Post coital bleeding (PCB) is any vaginal bleeding or spotting that occurs during or after sex, that is separate to a period (or menstruation). While this can occur for a number of reasons (mostly innocent), it can sometimes be a sign of an infection or abnormal cells. So such bleeding should be investigated if it is: recurrent (occurs more than once); heavy; or associated with other symptoms.

What are some “normal” changes that can cause post-coital bleeding?

The vagina and cervix are sensitive to hormonal changes, specifically oestrogen. These can cause changes to the cells that may make you more susceptible to bleeding.

Cervical ectropion

During periods of high oestrogen (usually during reproductive years, and especially with the combined oral contraceptive pill or pregnancy), the delicate cells that line the inside of the cervix migrate to the outside of the cervix. This is a completely normal and benign event. The cervix appears red, and sometimes is more likely to bleed when touched (ie: during sex).


‘Atrophy’ is a thinning of the skin in the vulva, vagina and cervix due to a lack of oestrogen. This is most commonly seen in women who have gone through menopause, although is also common after having a baby (in the ‘post-partum’ period), and breastfeeding women. It may also be associated with symptoms of dryness or itch and irritation. It is another common reason that women may have bleeding during or after sex.

What are some other causes of post-coital bleeding?

Trauma / cuts

Just like any skin on the body, the skin cells in the vagina can bleed due to trauma or cuts. It is possible to have vaginal tearing during sex, or even some small grazes (or ‘micro-tears’) that may cause spotting. This is more common if: there is a lack of lubrication; sex is very vigorous; foreign objects are used; or there is underlying ‘atrophy’ (see above). The first time someone has penetrative sex, there can be tearing of the hymen (skin at the opening of the vagina), which may cause light bleeding or spotting for a few days afterwards.


One of the common reasons for post-coital bleeding is an infection in the cervix, or ‘cervicitis’. This is often caused by sexually transmitted infections – such as chlamydia, gonorrhea, or trichomoniasis. Yeast infections (or thrush) can also cause inflammation in the vagina, and make you more likely to have bleeding with sex.

Dysplasia (abnormal pre-cancerous cells) or malignancy (cancerous cells)

The cells on the cervix can develop abnormal cells known as dysplasia or cervical intra-epithelial neoplasia (CIN). These are considered pre-cancerous changes, and are usually easily treatable with a day procedure. This is an important cause of post-coital bleeding that needs to be excluded. Rarely, post-coital bleeding can be a sign of cervical cancer.


Polyps are like little skin tags that grow on the cervix. They are usually benign, but contain delicate cells that are more likely to bleed when touched. They are often easily removed.

No cause found

In up to 50% of women with post-coital bleeding, no cause for the bleeding can be found. Although this can be distressing, if serious conditions, such as infections and abnormal cells have been excluded, then you can be reassured that her bleeding is not a sign of something abnormal.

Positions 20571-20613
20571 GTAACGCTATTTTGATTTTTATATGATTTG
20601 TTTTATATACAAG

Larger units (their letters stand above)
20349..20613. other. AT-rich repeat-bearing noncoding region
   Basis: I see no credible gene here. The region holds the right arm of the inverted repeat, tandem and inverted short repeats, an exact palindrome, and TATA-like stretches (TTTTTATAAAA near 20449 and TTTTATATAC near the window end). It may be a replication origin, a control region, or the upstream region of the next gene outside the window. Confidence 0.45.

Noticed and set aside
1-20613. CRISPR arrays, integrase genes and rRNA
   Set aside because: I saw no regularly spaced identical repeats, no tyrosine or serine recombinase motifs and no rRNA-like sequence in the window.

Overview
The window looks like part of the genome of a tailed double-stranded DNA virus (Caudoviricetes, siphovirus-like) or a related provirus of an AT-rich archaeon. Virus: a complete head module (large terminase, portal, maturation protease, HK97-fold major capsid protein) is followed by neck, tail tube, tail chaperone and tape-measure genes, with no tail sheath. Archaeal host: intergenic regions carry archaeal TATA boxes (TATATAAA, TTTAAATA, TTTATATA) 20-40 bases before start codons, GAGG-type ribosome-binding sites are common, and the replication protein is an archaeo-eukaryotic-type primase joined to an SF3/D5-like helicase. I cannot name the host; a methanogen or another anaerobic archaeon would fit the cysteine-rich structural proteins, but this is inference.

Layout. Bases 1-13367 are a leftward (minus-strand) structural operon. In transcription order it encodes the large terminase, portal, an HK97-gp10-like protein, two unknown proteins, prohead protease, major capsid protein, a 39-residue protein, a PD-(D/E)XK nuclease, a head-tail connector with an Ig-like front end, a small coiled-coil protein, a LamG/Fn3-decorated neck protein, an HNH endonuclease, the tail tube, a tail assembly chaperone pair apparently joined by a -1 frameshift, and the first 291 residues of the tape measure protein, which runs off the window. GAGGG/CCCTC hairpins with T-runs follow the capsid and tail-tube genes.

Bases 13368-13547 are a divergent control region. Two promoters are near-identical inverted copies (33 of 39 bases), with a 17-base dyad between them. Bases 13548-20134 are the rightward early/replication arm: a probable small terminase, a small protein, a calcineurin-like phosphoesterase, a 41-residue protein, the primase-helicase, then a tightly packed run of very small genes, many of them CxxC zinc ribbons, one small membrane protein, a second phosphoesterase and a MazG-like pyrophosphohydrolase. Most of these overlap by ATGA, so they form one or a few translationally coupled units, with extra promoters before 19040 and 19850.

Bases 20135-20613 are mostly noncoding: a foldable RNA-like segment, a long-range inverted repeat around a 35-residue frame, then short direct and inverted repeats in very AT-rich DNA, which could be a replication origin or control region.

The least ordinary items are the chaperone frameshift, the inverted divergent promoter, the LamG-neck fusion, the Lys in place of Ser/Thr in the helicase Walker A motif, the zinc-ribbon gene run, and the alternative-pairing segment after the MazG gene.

What tests or investigations do I need?

If you have post-coital bleeding that is heavy or recurrent, it is important you see your GP. Initial tests include a physical exam, where your doctor will use a speculum to look at the vagina and cervix, and see if there is any abnormality. They may also perform swabs for infections, and a cervical screening test (previously called a Pap smear) to look for abnormal pre-cancerous cells.

If these investigations are all normal, and your post-coital bleeding continues, then some women may require a pelvic ultrasound to look for other possible causes, such as a polyp.

Colposcopy is a test where a gynaecologist looks are the cervix with a microscope. Please see this blog post for more details about colposcopy.

Colposcopy is not usually required if your cervical screening test is normal. Current guidelines recommend a colposcopy for post-coital bleeding only if the cervical screening test is abnormal, the cervix looks abnormal, or if the bleeding is persistent or recurrent.

Is there any treatment for post-coital bleeding?

The treatment for post-coital bleeding depends on the cause.

  • Infections can be treated with antibiotics or anti-viral medications
  • Atrophy can be treated with vaginal oestrogen
  • Polyps can be removed (often in a gynaecologist’s office)
  • Dysplasia or abnormal cells usually require a day procedure where the abnormal cells are removed from the cervix
  • Sometimes swapping to a different form of contraception can also help

In the vast majority of women where no cause is found, the bleeding spontaneously resolves and does not recur.

Frequently asked questions

I’ve had bleeding after sex: should I see a doctor?

Post-coital bleeding is very common. It is important to see a doctor if the bleeding is heavy or recurrent. It is also important to see a doctor if you are worried about a sexually transmitted infection, or if your cervical screening test is overdue.

When do I need to see gynaecologist for post-coital bleeding?

It is recommended that you see a gynaecologist if the initial tests are all normal (no cause found), and your symptoms are persistent.

What will a gynaecologist do for post-coital bleeding?

We will take a full gynaecological history, including your current symptoms, sexual, menstrual and contraceptive history. We will also perform an exam to look at the cervix. We will review the tests that have already been done, and order any other investigations required. If your bleeding is recurrent, you may need to have a colposcopy – where we look at your cervix with a microscope.

We look forward to collaborating with you to help you to be your best.